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5 common misconceptions about anti-wrinkle injections

It’s easy to understand why people are nervous about getting anti-wrinkle injections such as Botox. After all, botulinum toxin Type A, to give it its proper name, is derived from a nerve poison; and yes, if it is badly done, it can look awful. But there's a lot of information out there about Botox and other anti-wrinkle injections that ISN'T true. Here are five myths, busted.  

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Anti-wrinkle injections will freeze my face and make it look unnatural

Even though most people have a fairly good idea of what Botox and other anti-wrinkle injections do, they usually think they ‘freeze’ the face, removing all expression and making that face look distinctively bizarre, with a blank forehead and eyebrows that are either springing upwards in permanent surprise, flying up at the outer corners, or pressing down heavily on the eyes. People think this because, well, we’ve all seen pictures of famous faces that look like this, and they look terrible. So when people think of Botox, they think of this ‘bad Botox’ look and fear that, if they went for treatment, that’s how they would look. But the fact is that any cosmetic practitioner worth their salt — like the practitioners listed on my site — will be appalled by that sort of look and would hate anyone to spot that their regulars even have Botox.

 

Anti-wrinkle toxins build up in the body over time

This is not true. The toxins do not get stored in the body. In fact, new nerve impulses are regenerated in three or four months when these anti-wrinkle toxins are used cosmetically, meaning further treatments are required to keep up the effect. If you stop having treatments, the muscles will resume their previous activity. Which very clearly shows that the toxin is not left in the body.

 

Botox is the  same as Botulism (very nasty and possibly fatal food poisoning) and is unsafe

Botox is not the same as Botulism food poisoning, although they come from the same toxin, which explains the similarity in naming. Botox is made of a purified protein that is derived from the toxin. It’s also been extensively researched and tested for safety and effectiveness, so there really is nothing to worry about. Cosmetic Botox has been used for over 20 years, but has also been used in the medical field to treat neurological disorders and a range of other conditions for much longer.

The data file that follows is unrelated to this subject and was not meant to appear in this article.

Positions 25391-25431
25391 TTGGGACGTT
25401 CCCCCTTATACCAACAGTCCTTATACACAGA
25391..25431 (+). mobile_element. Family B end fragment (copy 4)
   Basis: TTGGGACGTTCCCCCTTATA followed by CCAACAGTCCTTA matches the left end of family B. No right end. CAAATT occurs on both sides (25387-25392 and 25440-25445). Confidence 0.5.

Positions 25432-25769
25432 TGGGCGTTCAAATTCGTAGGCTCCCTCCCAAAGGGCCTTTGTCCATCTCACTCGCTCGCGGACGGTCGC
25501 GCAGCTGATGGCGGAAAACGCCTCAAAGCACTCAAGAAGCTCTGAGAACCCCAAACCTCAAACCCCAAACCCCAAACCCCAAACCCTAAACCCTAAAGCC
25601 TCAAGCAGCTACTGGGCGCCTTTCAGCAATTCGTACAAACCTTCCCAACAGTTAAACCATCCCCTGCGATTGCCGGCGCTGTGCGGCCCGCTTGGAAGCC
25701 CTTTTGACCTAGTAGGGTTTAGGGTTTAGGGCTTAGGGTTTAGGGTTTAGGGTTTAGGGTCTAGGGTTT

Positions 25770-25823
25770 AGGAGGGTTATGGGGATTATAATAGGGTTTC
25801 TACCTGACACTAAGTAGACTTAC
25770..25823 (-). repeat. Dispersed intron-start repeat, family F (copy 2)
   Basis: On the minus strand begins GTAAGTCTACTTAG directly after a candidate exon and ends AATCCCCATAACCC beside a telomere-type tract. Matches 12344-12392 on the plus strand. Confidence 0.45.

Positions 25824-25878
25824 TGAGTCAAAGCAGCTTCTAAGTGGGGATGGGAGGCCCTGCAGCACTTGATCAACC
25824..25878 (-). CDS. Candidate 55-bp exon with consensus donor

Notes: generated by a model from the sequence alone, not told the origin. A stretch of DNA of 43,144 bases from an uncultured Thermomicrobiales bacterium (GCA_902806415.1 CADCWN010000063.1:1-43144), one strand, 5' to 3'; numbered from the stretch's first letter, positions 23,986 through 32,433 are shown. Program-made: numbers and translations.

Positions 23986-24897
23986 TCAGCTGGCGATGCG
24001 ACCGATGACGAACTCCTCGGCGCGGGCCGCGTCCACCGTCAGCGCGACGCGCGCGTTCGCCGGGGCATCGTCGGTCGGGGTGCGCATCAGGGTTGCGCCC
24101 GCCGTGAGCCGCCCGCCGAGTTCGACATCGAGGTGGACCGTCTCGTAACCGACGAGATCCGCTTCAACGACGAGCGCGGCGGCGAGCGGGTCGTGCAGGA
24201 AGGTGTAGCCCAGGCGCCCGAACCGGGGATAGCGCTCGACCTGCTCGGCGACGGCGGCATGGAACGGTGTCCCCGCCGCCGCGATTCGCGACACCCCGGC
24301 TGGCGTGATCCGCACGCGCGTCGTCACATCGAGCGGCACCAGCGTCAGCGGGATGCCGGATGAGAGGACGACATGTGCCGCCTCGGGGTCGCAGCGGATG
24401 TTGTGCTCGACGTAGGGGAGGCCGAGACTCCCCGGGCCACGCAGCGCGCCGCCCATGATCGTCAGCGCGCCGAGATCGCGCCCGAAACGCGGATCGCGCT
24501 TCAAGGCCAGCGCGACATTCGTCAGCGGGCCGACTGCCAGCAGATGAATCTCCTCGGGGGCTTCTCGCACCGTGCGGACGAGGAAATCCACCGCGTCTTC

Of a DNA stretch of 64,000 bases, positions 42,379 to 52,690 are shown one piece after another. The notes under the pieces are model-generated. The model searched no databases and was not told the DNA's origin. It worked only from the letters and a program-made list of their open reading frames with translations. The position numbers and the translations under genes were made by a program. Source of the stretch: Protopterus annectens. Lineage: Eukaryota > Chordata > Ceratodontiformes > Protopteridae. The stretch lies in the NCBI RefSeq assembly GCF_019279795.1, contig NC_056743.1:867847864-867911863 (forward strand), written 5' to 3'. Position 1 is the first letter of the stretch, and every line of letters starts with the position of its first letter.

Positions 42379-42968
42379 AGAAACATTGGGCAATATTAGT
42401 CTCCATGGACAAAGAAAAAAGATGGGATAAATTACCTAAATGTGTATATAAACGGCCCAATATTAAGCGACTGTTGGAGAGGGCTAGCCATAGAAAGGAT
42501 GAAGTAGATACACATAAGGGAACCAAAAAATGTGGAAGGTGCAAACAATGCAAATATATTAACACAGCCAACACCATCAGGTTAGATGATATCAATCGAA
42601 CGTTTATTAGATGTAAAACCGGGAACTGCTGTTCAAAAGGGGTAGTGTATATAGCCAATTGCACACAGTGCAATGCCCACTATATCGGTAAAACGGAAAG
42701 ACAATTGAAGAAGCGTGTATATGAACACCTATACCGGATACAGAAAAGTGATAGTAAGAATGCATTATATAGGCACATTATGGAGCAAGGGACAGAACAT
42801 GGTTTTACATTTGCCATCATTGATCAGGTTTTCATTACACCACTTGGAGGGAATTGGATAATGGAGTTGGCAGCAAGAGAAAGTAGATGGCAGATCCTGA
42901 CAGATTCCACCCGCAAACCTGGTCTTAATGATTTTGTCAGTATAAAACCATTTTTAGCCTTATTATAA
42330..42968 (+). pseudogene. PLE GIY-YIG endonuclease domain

Botox injections hurt

They really don't. The procedure does involve needles, but the ones used to inject Botox are so fine that each pinprick injection is no worse than a mosquito bite. Better yet, you only need a handful of injections and they are very quick to do. If you are really anxious about pain, your practitioner can apply anaesthetic cream beforehand. Most people, though, find that they don't need it.  

 

You should only get Botox when you already have wrinkles 

Actually, this one is debatable, more a matter of opinion than a fact. Many practitioners think that prevention is better that cure and that using anti-wrinkle injections on a younger face will stop expression lines from getting a chance to settle into place. 'Prejuvenation', they call it. If you habitually make certain expressions, like frowning, or scrunching up your eyes, having Botox or other anti-wrinkle injections in the muscles that make these expressions will reduce the amount these muscles can move. That in turn will reduce your range of expression, and with it, the lines that come along with that expression.  Starting earlier — in your late 20s or early 30s — might mean that you won’t need the treatment as often when you’re older, as the lines and wrinkles won’t have had so much of a chance to form. The one thing that bothers me about this  whole approach is that it tends to make people overly anxious about even having wrinkles in the first place. And they're a very natural part of life. But then, I'm older so I would say that, wouldn't I? But seriously, you don't need a forehead that's as smooth as a billiard ball. That really does look unnatural. 

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